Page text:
How to Buy a House Overseas
Buying a house overseas might sound like an appealing option for retirement or occasional escapes from the U.S. As you might expect, buying international property is more challenging than buying a home domestically. With research and due diligence, however, you can buy a home overseas to enjoy now or in the future. Here are key things to know about how to buy real estate overseas.
Can you get a mortgage for an overseas property?
Yes, you can get a mortgage for a property in another country. The bank or lender will need to have an overseas presence in order to assist you with getting an international mortgage.
However, many residential foreign real estate transactions are made with other types of financing and not an international mortgage, according to Kristie Parker, a commercial transactions attorney with an international client base.
7 options for buying a home overseas
Even without a domestic mortgage, you have several options for buying overseas real estate.
- Retirement savings
- Home equity loan
- Personal loan
- Developer and seller financing
- Local mortgage
As the saying goes, cash is king. That’s the case with foreign real estate as well as domestic. Buying a property with cash has several advantages, including owning the home outright, saving on interest and potentially faster closings.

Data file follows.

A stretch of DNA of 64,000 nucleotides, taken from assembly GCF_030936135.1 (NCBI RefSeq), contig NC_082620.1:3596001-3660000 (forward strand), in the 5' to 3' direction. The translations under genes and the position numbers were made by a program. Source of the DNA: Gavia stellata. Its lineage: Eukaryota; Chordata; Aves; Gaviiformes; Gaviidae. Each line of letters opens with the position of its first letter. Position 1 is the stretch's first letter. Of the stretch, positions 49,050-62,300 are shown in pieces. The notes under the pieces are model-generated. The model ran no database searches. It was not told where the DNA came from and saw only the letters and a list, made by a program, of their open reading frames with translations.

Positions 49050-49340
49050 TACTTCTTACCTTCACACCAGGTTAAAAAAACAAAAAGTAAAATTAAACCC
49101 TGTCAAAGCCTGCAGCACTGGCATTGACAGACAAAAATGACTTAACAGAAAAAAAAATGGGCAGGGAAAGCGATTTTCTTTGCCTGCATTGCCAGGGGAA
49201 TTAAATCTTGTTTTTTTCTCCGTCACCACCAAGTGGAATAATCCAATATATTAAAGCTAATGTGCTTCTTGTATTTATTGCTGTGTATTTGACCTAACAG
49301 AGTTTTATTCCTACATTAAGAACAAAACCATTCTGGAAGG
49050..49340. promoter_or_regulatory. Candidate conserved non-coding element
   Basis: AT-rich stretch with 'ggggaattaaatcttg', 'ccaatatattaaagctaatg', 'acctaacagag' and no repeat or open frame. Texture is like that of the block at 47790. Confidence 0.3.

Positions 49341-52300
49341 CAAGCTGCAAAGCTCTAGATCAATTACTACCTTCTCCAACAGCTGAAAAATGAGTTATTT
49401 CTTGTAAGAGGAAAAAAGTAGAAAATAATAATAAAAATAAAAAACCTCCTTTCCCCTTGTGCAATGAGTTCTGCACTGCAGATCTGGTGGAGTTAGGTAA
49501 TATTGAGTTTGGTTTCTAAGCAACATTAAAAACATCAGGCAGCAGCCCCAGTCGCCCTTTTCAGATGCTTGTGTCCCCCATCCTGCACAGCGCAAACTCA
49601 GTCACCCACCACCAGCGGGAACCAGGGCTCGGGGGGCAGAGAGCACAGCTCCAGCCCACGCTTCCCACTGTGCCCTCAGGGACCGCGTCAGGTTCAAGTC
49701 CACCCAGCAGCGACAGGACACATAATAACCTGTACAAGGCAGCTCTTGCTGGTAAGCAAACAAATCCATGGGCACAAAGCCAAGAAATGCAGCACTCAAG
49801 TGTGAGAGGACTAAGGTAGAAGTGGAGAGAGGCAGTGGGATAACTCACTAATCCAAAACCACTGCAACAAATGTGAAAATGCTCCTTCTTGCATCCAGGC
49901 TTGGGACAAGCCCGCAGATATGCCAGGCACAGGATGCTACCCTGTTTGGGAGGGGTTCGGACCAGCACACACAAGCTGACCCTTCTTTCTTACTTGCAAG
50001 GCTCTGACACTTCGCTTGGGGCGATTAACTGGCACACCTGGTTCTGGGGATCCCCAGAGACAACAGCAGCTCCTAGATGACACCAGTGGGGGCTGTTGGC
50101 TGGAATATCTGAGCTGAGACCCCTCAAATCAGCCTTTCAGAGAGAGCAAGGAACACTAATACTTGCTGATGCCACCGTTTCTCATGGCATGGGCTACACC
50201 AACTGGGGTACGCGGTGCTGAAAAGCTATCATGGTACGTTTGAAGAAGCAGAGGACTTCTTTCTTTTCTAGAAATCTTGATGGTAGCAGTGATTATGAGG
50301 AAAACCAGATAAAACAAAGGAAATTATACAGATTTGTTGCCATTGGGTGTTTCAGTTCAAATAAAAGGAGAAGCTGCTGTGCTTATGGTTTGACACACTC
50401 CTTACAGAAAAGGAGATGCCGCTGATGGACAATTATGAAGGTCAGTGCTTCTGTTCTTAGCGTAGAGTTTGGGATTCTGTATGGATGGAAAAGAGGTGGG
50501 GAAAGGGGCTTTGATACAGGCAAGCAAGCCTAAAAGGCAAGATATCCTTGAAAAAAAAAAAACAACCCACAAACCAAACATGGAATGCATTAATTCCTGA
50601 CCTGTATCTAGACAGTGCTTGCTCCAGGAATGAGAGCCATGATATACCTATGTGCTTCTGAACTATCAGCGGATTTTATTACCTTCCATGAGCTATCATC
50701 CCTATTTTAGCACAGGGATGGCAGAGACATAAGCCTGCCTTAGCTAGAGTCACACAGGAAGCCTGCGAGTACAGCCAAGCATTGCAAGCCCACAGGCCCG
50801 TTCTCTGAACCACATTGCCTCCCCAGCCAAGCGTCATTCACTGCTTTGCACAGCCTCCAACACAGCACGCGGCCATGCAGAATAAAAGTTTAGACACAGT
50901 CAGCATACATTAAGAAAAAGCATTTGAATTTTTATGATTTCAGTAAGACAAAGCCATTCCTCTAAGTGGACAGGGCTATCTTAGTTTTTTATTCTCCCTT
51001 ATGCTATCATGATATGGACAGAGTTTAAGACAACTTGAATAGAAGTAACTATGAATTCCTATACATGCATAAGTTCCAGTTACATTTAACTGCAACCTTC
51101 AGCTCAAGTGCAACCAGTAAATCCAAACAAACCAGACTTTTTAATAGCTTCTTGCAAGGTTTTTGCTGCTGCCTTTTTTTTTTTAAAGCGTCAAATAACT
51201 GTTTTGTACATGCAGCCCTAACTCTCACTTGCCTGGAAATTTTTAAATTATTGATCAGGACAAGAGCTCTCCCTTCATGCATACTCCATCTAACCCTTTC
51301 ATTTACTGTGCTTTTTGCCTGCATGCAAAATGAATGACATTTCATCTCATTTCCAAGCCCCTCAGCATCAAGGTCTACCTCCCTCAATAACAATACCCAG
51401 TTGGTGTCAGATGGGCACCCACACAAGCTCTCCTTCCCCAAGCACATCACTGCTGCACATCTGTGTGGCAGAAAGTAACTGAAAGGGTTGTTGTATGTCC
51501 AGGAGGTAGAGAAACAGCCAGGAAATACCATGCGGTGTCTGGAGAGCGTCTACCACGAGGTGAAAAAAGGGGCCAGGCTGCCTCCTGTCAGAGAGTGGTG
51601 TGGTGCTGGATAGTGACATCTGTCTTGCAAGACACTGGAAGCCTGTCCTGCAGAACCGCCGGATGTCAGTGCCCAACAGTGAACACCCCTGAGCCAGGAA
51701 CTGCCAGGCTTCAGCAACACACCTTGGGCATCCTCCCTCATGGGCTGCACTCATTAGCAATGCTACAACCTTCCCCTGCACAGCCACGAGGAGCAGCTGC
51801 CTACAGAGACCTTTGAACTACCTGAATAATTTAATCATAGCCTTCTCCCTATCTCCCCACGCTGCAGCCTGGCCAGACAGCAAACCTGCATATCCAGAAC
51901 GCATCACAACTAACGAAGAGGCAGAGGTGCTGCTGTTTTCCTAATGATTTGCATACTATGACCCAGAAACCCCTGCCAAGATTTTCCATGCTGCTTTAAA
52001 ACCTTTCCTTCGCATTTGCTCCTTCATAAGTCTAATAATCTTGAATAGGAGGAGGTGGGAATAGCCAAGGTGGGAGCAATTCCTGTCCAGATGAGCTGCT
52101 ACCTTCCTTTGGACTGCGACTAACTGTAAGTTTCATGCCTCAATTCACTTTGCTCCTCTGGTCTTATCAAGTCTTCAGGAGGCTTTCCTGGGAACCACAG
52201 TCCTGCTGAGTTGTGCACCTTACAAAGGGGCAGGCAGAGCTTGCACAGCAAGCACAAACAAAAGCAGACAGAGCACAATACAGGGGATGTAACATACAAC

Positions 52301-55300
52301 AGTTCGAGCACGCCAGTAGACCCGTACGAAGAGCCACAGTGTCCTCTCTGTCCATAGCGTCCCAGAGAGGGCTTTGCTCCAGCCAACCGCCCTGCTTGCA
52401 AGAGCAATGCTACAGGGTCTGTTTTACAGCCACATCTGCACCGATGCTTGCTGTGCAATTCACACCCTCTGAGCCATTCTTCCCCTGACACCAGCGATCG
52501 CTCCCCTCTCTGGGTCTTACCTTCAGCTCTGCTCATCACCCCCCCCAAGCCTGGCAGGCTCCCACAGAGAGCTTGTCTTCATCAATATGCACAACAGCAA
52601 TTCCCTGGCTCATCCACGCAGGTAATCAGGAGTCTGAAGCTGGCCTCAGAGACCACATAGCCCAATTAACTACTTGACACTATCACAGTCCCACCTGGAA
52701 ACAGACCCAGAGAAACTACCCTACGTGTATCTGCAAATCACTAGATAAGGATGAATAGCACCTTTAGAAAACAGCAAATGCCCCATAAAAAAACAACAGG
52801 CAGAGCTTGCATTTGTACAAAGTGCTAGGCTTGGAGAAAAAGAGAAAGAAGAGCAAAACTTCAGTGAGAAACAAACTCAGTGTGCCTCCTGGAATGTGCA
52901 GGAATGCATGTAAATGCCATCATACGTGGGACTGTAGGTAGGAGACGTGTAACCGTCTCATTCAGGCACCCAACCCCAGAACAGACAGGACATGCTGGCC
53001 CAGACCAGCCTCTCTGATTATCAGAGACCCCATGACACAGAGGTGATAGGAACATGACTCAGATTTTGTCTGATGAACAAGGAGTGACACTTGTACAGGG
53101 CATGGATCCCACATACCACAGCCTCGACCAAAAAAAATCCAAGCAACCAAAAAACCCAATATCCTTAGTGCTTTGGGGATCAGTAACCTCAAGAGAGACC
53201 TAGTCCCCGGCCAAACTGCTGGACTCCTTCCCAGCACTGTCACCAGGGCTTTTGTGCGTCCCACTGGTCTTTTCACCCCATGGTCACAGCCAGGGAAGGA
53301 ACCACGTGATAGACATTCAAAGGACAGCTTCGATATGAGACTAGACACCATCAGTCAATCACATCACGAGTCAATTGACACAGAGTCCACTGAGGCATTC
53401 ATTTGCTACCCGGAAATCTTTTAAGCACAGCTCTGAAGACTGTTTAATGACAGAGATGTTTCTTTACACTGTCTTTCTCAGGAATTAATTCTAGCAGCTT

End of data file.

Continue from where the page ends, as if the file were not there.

With cash in hand, you won’t have to deal with an extended application process or a higher-than-expected down payment.
2. Retirement savings
Retirement accounts offer unique opportunities for investing in real estate abroad, according to Parker. The tax filing tends to be less complicated, and you can include a foreign real estate investment within a self-directed 401(k) or IRA. Typically, the real estate would be held by an LLC or trust within the retirement account.
“What’s difficult about it is [that] you can’t live in it while your retirement accounts are invested,” says Parker. “So it’s got to be more like a long-term plan where [you] buy a foreign property [and] use it as a rental, for example.”
You could also withdraw money from a retirement account, but you could face income tax and early withdrawal penalties depending on your age and the type of account.
3. Home equity loan